[Toni Morrison 5]

An interview with author Toni Morrison in 1979 about her life, work, and philosophy.

00:16Copy video clip URL America as a country “for the outlaws, and the outcasts, and the failed. That’s who it was for. That’s who came…. It was the black sheep, so to speak, of the families who were succeeding in this country. The sort of people in Eastern Europe or wherever who were making it didn’t migrate to this country. It was always the outlaws or the ones nobody wanted to be bothered with, and they were making this fantastic living and then would call other people over. So that you’ve got here a country that began its life by admiration for – in other words all the characteristics that would contribute to an outlaw or an outcast are the characteristics that this country was built on. Not the staid, the civil, the depressed, the non-acquisitive of an ancient old family in Europe but just the opposite: the restless one, the one who wanted to get rich quick, the one who couldn’t make it in a stable, old, ancient society.” 

02:23Copy video clip URL “If you are not a shark, if you do not overrun people, if you don’t produce any lieges because you don’t want to be led, if you’d much rather live small, that’s failure in this country. And if those are the characteristics of any ethnic group, that group has failed. But those who strike out and take advantage of other people’s ignorance or poverty or need and get rich, I mean it’s a deplorable thing … but a successful American story.”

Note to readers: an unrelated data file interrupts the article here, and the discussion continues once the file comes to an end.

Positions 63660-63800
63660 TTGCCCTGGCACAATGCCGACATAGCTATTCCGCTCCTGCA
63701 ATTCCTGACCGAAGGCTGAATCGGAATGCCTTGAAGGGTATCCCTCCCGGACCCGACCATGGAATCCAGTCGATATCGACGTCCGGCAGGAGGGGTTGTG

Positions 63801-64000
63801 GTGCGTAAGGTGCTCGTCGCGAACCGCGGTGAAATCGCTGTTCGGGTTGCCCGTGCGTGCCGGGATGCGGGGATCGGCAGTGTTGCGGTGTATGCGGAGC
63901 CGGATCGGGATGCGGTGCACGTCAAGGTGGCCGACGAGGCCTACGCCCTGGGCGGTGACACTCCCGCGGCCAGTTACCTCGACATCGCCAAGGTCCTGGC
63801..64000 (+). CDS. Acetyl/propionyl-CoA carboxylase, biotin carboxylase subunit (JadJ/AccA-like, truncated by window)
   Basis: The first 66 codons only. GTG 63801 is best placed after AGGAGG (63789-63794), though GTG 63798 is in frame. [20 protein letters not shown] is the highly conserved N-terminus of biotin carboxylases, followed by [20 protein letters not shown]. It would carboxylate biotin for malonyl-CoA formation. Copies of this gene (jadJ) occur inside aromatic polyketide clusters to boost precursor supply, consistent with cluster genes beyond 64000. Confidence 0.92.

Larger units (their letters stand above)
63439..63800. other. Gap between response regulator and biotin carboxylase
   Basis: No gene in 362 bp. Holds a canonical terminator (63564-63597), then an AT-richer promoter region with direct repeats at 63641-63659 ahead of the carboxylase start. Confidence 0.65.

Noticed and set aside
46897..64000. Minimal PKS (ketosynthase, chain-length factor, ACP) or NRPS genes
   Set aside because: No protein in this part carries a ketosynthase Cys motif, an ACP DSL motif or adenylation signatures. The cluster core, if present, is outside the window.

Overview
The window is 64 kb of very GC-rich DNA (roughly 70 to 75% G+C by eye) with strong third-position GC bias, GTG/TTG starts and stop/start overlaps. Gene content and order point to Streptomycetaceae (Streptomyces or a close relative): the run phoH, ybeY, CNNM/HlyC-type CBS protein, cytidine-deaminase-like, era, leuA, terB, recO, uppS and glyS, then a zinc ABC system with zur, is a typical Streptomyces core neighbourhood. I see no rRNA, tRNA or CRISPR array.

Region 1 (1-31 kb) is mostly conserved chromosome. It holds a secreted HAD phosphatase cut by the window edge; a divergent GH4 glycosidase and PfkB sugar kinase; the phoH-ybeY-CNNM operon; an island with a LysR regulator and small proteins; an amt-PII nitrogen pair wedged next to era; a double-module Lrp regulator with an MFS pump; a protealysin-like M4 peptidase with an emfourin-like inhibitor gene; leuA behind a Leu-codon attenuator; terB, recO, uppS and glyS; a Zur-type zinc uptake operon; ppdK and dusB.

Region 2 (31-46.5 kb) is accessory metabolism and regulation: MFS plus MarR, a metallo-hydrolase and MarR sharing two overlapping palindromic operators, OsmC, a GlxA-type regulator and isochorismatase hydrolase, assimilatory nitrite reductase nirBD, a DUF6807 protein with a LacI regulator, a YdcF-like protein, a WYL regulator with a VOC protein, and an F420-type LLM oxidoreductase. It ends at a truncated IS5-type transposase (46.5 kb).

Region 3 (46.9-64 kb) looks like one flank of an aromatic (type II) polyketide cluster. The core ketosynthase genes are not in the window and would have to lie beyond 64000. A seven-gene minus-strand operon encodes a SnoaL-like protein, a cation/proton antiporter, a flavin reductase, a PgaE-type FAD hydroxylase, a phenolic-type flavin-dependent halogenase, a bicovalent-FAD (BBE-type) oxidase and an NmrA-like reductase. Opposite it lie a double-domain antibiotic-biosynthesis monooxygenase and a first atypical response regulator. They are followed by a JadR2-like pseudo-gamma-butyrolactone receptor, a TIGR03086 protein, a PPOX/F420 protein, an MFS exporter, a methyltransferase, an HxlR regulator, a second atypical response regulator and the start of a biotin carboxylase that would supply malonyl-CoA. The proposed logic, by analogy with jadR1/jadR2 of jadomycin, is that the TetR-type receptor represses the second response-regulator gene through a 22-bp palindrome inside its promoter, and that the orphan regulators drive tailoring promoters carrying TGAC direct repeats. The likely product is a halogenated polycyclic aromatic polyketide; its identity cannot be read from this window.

03:18Copy video clip URL The fortunes of the great American families were built on thievery and exploitation, as was the aristocracy in Europe. 

05:00Copy video clip URL The idea of “The West” and the conception of land as property to be taken, owned, and accumulated rather than merely occupied

06:57Copy video clip URL The importance of the church as a social institution that “mended, and that helped. It was where you went to cry, and even scream, among other people you trusted.” The centrality of music to the church service: “The music was not only the expression of an individual’s situation of power or grief or joy, it was, for the church membership, the language. It was its art.”

10:30Copy video clip URL The role of elders in the black communities. A story about a white friend becoming annoyed when Morrison referred to the friend’s housekeeper, an older black woman, as “Mrs. Smith” instead of by her first name. 

16:02Copy video clip URL Calling new acquaintances by their last names in part because she wanted in turn to be called “Mrs. Morrison” – not as a sign of respect but because they don’t know her. Wanting people to earn the right to call each other by their first names.




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